KATA: Yes, over the 40 years that I’ve been at the Center for Children and what makes it unique is that it offers so many different programs to help create change for children. And I can remember this one young lady, her name was Diana. And when she came to the center, she was very withdrawn, nonverbal. She would hold her hair in front of her as a veil or as a guard to separate you from her and would not speak, would not talk to you. And she would come to class and she would just sit there, nothing would happen. And then she – I consider her like a flower, like a bud that’s closed up and there’s no sign of opening, and then all of a sudden she began to open up. She began to lift her head up, she began to look around. All the – you know, after awhile, the hair came off her face, you could see her face. And then next thing you know, she was up singing and dancing and she wanted to get in the choir—and we have a choir there—and she started singing in the choir and it just kept going and kept going until she ended up being president of her class and president of the school choir.


KATA: And that is – that’s a miracle. That shows you the power of music, what it really is capable of doing. It changes lives. It makes what’s impossible possible.

GUY: Umm-hmm.

CAVANAUGH: And do you have a story you’d like to share with us, Julie?

GUY: I do. I work with a little boy who’s about five years old and has high functioning autism and comes to our clinic to see me and we were working on a couple of different songs and one of them is called “Share Your Stuff,” and teaching him how to take turns and how do you handle when somebody tells you, no, you can’t have this. And the parents were also using the songs at home as well and practicing singing them in the car. And they happened to go to a playground to play and he wanted to go down the slide, and there happened to be another little boy playing and coming up the slide and he said, can I have a turn? And the little boy told him no. And he pulled a line from one of our songs and said, oh, I guess I’ll just have to walk away. Meanwhile, his mom is standing nearby and heard what happened, and she’s jumping up and down, being a cheerleader because she’s like that’s amazing. He would not have known how to respond to that social situation had we not been practicing the song in therapy, role playing and practicing and taking turns with instruments. And so it was a real exciting moment to see how that translated into the home environment and gave him a really positive experience.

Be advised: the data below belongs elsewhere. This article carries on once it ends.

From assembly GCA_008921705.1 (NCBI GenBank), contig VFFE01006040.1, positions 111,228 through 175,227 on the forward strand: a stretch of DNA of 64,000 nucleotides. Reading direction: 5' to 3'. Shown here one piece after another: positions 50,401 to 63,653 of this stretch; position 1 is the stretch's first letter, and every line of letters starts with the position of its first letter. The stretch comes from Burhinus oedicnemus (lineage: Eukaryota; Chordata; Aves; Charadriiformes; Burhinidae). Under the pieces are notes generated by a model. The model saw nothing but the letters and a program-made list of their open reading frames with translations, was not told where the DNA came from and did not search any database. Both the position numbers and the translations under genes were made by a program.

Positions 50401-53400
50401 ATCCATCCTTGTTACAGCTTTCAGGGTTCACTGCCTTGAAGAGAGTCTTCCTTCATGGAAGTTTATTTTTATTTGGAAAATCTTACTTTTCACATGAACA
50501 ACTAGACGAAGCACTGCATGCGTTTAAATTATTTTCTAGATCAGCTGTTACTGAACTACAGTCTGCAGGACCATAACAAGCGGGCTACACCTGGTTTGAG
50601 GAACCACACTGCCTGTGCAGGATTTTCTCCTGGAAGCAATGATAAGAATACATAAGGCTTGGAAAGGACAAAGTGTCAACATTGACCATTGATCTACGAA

CAVANAUGH: Oh, that must be a wonderful moment for all of you…

GUY: Umm-hmm.

CAVANAUGH: …when something like that happens. I wonder, since there’s been such good results from music therapy in clinical settings, have hospitals incorporated music therapy into their healing programs, Julie?

GUY: Yes, definitely. There’s a lot of programs across the country that have music therapy programs.

CAVANAUGH: And what kinds of problems that people have would respond to music therapy?

GUY: Cancer, brain injury, stroke, dementia, I mean, the list goes on and on. I mean, we all respond to music and we all use music therapeutically for ourselves on an everyday basis. So everyone can respond and benefit from using music specifically as therapy.

CAVANAUGH: You know, before we started to talk, we were discussing about driving around and perhaps how we should keep a drum next to us and just tap it, you know, to reduce the stress. Do you have any common sort of advice for people to maybe incorporate music as more than just something nice to listen to but something that can really help them on a day-to-day level in their lives?

KATA: I just want to say, too, that I’m – I work with – at Rady’s Children’s Hospital using music…


KATA: …in ortho rehab. And those children, like Julie was saying, come in, some kids have cancer and different problems, and physical problems, and we have this huge drum circle and we have all kinds of instruments and before you know it, we’re in there playing music and it’s not like you’re in a hospital setting at all.


KATA: Everybody’s having fun, so it’s really healing. I would suggest everybody get a drum.


KATA: You know, or some type of little, small shaker. They have these little egg shakers, and they have little, small drums. I have a little, small drum that I wear that’s a rattle that you can shake and you can play. I think that it’s very important to engage in musical activities. It does a lot for you and it’s amazing. It’s a tool, you know. It’s not a cure-all for everything but it’s a tool in your belt. You know, if you’re a carpenter and you’re going to build a house, you don’t have any tools, well, you’re not going to build any house. So have your tools with you, whatever works, whatever works best for you. It could be patting your foot, clapping your hand, snapping your finger, singing. Singing is a wonderful way to reduce stress and to make you feel better and is very healing.

CAVANAUGH: And, Julie, do you do stuff like that, too?

GUY: Sure. Yeah, definitely. Yeah. I mean, instruments like the marimba…

KATA: Yeah.

GUY: …or, you know, percussion instruments are great because you can’t really make a mistake and it – Like Sundiata was saying, it can be used as a great tool for expression. You don’t have to use words. You can just sit down at an instrument and let it out, you know, by yourself and nobody has to hear you and it can just be a great form of expression. And I really encourage people to pay attention and just be aware of how music makes you feel so that you can use music with intention in your own life. For example, you know, you’re tired but you need to get something done, you’re going to turn on music that’s upbeat and motivating, uplifting but if, at the same time, you need to relax and get to sleep, you’re going to turn on some music that’s calming for you. And research shows that, again, there’s no cookbook answer for what that is for one person, you know, it might be Def metal for one person and it might be, you know, country for somebody else, so there is no specific answer for everybody. But just, you know, be aware and be – act with intention when you’re choosing music for yourself.

CAVANAUGH: I’m going to get myself a drum.

KATA: All right.

CAVANAUGH: Julie Guy, Sundiata Kata, thank you so much for speaking with us today.

KATA: Thank you.

GUY: Thank you.

KATA: It was a pleasure.